Only half of all small businesses survive their first five years. You can bet that this applies to the construction industry where razor-thin profit margins mean the difference between success and failure. But what is the ideal profit margin? And what can construction companies do to hit their profit margin goals? These are the questions a construction lawyer in Clarksville, TN, will be answering in today’s article. For all of your construction-related legal needs, the team of attorneys from Cotney Construction Law are standing by.
The Ideal Profit Margin
The ideal profit margin is what your specific company needs in order to thrive. Your company’s gross profit margin should be enough to pay for taxes, administration costs, and your own salary. The goal is to have a net profit margin that comfortably puts you in the green. Unfortunately, that’s not what we’re seeing in the construction industry.
A study conducted by the National Association of Home Builders (NAHB) in 2017 found that, while profit margins have been steadily increasing, home builders are averaging gross profit margins of 19 percent and net profit margins of 7.6 percent. Although this is an improvement from 2008 when gross profit margins stood at 14.4 percent, this may still not be enough for companies to cover the cost of doing business, especially in other sectors of the industry. If bankruptcy ever threatens to derail a project you’re working on, consult a construction law attorney in Clarksville, TN.
Setting a Net Profit Goal
Construction is one of the most competitive industries on the planet. Contractors are constantly trying to one-up each other by offering to do the same work as their competitors for less. In order to remain profitable and competitive, you will need to set a goal. To set an appropriate goal, you will first need to look at your company’s net worth.
Your company’s net worth is how much it’s worth — assets minus liabilities. Only after discovering how much your company is worth can you hope to grow it. Your net profit goal should be about 25 percent of your company’s net worth. So if your company is worth $1,000,000, your net profit goal should be $250,000.
The Cost of Doing Business
Now that you have a goal, it’s time to make it a reality. In order to do that, you’ll need to determine all of your expenses and profits. How much does it cost your company to keep the lights on each year? This is your overhead. Many people make the mistake of calculating overhead after sales; however, your company is still going to have costs regardless of how poor or well it does in a year. For this reason, you should estimate your overhead every year so that you can determine the sales you need to make to overcome your overhead and subsequently profit.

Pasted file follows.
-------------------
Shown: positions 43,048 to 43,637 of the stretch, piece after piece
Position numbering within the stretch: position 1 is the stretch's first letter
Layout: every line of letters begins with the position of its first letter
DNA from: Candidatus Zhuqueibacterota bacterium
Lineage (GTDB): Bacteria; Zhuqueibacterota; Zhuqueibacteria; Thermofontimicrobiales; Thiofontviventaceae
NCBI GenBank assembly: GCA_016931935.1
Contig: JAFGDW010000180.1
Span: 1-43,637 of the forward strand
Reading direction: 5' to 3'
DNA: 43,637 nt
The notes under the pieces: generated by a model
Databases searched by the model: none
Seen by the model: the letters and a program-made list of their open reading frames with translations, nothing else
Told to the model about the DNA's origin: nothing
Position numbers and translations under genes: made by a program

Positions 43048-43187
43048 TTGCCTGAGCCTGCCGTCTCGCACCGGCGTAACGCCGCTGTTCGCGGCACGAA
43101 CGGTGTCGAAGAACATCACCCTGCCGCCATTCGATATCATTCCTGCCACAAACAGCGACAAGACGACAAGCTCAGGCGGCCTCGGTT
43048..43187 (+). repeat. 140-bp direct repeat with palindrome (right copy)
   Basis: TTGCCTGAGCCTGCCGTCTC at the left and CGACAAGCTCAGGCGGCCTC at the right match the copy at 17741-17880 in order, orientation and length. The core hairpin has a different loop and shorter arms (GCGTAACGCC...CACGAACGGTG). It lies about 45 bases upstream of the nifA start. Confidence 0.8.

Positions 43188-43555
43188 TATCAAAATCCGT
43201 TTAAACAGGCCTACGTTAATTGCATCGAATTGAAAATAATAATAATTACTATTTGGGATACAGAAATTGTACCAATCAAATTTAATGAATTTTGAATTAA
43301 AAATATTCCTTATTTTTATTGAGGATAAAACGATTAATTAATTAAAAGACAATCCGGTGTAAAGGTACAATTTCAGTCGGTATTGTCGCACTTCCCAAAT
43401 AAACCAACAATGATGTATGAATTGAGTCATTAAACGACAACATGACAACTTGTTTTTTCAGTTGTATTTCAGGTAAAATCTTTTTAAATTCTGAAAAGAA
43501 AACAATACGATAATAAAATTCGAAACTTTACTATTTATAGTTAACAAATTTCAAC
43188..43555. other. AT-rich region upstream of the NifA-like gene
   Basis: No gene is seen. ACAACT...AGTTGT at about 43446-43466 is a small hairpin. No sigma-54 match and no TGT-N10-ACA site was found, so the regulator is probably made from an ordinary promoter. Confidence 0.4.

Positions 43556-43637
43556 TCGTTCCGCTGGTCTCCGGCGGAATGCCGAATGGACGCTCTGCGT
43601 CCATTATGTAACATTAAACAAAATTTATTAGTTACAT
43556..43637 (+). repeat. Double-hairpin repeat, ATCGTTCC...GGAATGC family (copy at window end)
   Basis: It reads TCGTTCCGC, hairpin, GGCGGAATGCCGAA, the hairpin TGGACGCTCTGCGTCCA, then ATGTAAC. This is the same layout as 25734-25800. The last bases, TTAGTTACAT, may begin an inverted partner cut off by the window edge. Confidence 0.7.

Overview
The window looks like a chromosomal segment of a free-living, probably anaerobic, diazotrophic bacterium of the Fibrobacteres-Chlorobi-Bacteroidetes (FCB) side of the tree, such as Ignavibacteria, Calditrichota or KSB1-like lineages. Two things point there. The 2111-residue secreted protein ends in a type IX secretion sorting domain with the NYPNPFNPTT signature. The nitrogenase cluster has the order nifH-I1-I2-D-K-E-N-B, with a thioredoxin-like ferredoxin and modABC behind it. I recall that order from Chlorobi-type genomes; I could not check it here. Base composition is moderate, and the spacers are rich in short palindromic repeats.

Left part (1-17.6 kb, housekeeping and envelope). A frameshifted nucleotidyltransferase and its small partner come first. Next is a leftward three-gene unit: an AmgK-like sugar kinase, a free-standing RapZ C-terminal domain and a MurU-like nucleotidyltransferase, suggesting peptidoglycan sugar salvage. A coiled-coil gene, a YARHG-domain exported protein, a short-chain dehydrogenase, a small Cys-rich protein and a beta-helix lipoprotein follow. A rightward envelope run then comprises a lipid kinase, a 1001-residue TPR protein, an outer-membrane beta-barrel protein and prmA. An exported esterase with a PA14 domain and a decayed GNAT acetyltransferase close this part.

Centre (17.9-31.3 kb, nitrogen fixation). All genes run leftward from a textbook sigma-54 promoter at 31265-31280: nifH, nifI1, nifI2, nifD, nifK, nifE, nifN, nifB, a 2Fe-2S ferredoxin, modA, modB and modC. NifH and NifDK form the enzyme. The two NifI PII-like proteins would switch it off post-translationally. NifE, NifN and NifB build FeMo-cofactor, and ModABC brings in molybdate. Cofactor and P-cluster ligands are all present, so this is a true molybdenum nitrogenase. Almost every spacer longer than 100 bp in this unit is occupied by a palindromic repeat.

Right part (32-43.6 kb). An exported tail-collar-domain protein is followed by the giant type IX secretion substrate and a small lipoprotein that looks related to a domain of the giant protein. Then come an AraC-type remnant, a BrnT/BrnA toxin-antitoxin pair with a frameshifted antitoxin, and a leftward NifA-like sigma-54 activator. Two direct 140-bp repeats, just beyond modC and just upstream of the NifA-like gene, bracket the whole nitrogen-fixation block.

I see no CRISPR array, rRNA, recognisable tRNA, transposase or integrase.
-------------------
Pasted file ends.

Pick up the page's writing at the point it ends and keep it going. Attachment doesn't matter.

Setting a Sales Goal
Here’s another goal you can set. First, take your overhead and add the net profit that you’re comfortable with. Next, divide this number by the average gross profit percentage ((total sales – the cost of goods and services/ total sale) x 100 percent). This will give you the sales goal you need to reach to meet your goals.
Let’s say that your company’s overhead expenses total $750,000, and your net profit goal is $300,000. This gives us a gross profit goal of $1,050,000. Now, let’s assume your average gross profit is 20 percent of your gross profit goal. When we divide $1,050,000 by 20 percent, we land at a sales goal of $5,250,000.
Setting goals and sticking to them is a challenge, especially in an industry that already demands so much from contractors. But if your company can achieve higher gross profit margins than its competitors, it’s in a better position to outperform and outlast them.
Remaining competitive and profitable in this industry means surrounding yourself with a knowledgeable team that can pick up the slack when needed. When it comes to setting profit goals, an experienced accountant or consultant can go a long way towards ensuring your success. Unfortunately, not all issues can be solved with number crunching. To ensure that your company not only survives but thrives, we recommend partnering with a construction lawyer in Franklin, TN.
No matter how established a business may be, it will always encounter problems that threaten its success. Misclassifying workers, bankruptcy, and bid protests are just a few of the issues that contractors can encounter despite their best intentions. For an ally who can guide your company through any legal hardship, turn to the team of affordable, on-demand attorneys from our Tennessee law firm.
Disclaimer: The information contained in this article is for general educational information only. This information does not constitute legal advice, is not intended to constitute legal advice, nor should it be relied upon as legal advice for your specific factual pattern or situation.